• June 15, 2018

    Firm Sued Over Client's $500K Asset Sale Pension Penalty

    Chicago Cooling Corp. on Thursday sued a law firm that it hired to help sell the company's assets, claiming in its Illinois state court suit that its attorney failed to alert it to potential penalties related to employee pensions that could require the company to shell out $500,000.

  • June 15, 2018

    3 High Court Justices Dump Some, But Not All, Of Their Stock

    The amount of individual stock held in public companies by U.S. Supreme Court justices declined once again in 2017, but three members of the high court’s bench still combine to hold shares in more than 40 entities, according to an analysis of financial disclosures released Thursday by watchdog group Fix the Court.

  • June 15, 2018

    Female Attys Take To Twitter As Senate Looks At Harassment

    Female lawyers took to Twitter this week to share experiences of sexual harassment in their professional lives after a Senate Judiciary Committee hearing on such harassment in U.S. courts.

  • June 15, 2018

    Atty's Brother Gets 2½ Years For Aiding $1.5M Stock Scheme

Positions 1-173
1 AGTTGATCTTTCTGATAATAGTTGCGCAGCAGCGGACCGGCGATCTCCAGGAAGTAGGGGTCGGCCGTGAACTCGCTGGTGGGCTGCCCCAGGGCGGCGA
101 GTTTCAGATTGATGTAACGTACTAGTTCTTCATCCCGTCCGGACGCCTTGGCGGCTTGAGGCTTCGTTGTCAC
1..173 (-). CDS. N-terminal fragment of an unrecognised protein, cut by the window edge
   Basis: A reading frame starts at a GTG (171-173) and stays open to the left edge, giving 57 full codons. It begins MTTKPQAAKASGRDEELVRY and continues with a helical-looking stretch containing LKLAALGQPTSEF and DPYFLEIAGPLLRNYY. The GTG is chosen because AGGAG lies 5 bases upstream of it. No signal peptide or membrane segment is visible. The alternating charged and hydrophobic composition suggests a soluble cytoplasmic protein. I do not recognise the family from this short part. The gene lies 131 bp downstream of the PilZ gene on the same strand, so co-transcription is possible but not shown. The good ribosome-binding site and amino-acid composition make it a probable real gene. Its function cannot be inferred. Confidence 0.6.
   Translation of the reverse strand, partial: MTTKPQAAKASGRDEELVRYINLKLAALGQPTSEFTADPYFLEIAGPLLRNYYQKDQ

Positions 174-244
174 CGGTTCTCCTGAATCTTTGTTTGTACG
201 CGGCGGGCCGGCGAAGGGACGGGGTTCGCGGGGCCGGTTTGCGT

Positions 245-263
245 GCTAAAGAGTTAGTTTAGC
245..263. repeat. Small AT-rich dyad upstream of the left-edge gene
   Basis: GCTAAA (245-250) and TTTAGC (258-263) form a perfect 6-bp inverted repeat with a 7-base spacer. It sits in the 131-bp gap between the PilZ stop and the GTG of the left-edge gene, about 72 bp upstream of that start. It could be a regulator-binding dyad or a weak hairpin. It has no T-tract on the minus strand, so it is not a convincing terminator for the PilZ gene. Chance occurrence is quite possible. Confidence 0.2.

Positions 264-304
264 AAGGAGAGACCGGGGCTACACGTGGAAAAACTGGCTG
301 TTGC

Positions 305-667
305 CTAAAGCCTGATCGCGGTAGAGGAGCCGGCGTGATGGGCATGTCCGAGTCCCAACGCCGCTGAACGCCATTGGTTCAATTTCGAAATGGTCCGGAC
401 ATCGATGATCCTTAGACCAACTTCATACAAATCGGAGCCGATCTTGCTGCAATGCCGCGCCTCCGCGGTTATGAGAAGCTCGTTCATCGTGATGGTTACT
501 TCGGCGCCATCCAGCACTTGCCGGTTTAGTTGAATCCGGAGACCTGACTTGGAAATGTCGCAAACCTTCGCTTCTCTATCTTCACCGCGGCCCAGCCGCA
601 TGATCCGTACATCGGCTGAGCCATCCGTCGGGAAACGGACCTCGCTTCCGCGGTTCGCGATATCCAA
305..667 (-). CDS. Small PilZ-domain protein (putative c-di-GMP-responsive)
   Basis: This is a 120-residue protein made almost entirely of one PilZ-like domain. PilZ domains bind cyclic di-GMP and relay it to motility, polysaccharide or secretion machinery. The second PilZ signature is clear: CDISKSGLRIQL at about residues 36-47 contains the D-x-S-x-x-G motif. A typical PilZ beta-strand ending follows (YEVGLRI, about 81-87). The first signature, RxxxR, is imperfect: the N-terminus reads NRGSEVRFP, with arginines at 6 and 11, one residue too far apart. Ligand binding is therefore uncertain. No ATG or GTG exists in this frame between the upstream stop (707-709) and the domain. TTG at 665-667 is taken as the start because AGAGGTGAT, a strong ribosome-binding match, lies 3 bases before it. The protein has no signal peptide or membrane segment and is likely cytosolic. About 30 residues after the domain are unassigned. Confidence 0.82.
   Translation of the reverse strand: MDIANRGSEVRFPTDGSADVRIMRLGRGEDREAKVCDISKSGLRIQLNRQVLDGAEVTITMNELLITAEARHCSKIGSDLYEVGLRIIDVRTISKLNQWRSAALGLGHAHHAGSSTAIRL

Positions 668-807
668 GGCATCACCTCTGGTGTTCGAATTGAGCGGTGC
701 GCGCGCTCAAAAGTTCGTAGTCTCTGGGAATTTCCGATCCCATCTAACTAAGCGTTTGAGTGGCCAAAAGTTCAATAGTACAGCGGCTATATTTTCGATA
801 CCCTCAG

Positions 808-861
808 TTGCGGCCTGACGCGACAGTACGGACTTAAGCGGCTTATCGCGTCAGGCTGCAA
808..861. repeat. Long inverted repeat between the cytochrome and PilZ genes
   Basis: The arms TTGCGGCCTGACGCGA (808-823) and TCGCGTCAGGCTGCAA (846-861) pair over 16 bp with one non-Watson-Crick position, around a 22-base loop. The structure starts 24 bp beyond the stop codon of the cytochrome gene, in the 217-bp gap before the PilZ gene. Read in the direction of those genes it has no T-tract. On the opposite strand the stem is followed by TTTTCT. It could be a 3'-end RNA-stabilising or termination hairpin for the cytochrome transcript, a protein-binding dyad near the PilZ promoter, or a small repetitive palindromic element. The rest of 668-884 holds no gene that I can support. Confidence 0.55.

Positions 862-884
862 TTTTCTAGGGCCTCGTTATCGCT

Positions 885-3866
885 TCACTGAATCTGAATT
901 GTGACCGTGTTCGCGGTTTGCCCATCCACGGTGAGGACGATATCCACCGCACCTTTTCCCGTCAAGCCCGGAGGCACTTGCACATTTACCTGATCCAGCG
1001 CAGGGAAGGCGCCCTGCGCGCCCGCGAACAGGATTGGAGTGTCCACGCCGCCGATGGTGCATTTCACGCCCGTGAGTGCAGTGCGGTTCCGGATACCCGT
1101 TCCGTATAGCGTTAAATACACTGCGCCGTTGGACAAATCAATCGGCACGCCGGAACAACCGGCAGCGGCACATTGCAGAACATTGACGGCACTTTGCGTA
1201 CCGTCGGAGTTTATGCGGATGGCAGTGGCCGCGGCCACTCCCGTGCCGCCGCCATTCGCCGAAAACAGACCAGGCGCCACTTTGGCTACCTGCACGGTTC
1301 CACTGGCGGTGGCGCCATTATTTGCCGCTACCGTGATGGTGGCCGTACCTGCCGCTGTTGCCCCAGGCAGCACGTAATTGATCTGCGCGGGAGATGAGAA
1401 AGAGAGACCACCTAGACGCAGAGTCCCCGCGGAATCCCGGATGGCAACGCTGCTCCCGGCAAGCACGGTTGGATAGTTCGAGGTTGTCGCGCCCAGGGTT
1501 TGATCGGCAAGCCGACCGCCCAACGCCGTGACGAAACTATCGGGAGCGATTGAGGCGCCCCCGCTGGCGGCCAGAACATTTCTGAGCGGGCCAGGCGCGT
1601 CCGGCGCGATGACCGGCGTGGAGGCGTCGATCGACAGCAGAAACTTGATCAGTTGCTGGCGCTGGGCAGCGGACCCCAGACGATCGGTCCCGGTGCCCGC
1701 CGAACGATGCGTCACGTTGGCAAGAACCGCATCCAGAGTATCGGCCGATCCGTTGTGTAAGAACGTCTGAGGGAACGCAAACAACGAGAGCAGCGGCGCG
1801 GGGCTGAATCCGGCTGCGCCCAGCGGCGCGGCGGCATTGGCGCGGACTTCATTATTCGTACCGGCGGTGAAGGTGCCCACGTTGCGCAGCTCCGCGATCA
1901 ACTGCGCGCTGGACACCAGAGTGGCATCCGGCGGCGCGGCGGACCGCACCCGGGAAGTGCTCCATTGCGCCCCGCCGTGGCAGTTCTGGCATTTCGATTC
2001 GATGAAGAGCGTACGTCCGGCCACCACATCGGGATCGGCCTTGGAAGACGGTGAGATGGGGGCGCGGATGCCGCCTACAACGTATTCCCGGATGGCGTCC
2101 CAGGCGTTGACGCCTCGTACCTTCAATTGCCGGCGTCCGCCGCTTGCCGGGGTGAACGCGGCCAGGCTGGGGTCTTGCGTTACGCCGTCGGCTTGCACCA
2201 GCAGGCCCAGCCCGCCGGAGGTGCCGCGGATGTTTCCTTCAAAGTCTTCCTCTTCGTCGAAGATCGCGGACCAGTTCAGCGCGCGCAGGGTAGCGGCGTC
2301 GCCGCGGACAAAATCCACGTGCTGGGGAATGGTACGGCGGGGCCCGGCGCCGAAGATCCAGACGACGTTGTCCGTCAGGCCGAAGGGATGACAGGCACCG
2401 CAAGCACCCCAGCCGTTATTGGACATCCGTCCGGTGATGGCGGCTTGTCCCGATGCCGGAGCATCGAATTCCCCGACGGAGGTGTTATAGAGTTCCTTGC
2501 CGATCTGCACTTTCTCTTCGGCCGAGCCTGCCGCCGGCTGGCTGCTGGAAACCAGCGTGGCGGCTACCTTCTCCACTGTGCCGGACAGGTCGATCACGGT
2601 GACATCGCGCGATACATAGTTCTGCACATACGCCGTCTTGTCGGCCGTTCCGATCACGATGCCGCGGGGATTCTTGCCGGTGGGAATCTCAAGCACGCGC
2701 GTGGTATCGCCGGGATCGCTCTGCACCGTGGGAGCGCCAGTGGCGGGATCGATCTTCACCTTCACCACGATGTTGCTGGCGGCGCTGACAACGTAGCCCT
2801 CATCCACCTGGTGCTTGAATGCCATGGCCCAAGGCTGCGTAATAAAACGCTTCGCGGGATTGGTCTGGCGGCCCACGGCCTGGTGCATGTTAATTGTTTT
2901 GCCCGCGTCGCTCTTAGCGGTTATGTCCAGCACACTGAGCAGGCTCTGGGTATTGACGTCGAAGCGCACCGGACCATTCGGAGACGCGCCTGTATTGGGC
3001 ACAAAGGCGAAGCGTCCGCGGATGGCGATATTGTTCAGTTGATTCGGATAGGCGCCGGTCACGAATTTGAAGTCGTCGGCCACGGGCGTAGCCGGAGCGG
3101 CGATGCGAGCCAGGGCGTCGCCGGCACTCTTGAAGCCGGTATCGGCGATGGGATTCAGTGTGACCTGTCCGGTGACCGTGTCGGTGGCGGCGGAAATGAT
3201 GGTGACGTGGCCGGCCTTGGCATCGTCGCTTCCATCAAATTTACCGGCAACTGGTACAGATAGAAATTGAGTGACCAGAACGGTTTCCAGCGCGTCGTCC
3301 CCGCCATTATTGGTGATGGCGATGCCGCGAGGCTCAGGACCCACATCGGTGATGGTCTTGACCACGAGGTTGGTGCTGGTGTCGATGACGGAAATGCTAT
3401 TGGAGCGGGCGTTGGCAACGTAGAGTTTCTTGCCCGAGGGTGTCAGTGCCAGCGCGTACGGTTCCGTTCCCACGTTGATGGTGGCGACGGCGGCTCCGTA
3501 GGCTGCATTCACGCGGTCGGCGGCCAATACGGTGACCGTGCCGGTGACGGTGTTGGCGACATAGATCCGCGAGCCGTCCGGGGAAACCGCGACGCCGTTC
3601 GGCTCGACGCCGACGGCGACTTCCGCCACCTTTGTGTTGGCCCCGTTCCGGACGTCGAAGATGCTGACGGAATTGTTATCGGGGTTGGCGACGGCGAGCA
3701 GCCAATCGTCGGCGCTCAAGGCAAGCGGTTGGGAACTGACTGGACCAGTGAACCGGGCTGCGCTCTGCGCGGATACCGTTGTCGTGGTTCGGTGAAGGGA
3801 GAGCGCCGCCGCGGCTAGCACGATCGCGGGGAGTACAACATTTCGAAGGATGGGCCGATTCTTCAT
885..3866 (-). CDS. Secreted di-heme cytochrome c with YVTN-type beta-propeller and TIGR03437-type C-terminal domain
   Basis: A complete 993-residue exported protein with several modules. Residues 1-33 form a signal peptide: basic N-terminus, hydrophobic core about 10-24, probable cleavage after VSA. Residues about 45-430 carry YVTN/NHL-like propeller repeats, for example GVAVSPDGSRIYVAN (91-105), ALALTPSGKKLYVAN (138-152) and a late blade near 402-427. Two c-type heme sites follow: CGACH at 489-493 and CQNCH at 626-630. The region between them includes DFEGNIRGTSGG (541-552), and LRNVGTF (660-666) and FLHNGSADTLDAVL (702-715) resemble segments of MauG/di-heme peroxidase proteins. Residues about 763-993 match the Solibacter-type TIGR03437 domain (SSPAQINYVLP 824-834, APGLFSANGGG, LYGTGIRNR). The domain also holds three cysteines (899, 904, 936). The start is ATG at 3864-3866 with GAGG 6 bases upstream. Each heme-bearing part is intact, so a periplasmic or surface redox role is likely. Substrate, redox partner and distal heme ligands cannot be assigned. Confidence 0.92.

The brother of a California attorney was sentenced to 30 months behind bars Friday in Massachusetts federal court for helping two of his siblings and several others with a 2012 pump-and-dump scheme that netted at least $1.5 million.

  • June 15, 2018

    Law Firms Want Mass. Judge Recused In $75M Fee Fight

    Three law firms accused of misconduct in a $75 million fee fight have asked a Massachusetts federal judge to recuse himself over a potential conflict and “inflammatory” statements he allegedly made during a recent hearing in the ongoing battle following a class action settlement involving State Street Corp. and a pension fund, according to a motion unsealed Friday.

  • June 15, 2018

    Ticket-Fighting App Tells Fla. Justices It's Not Practicing Law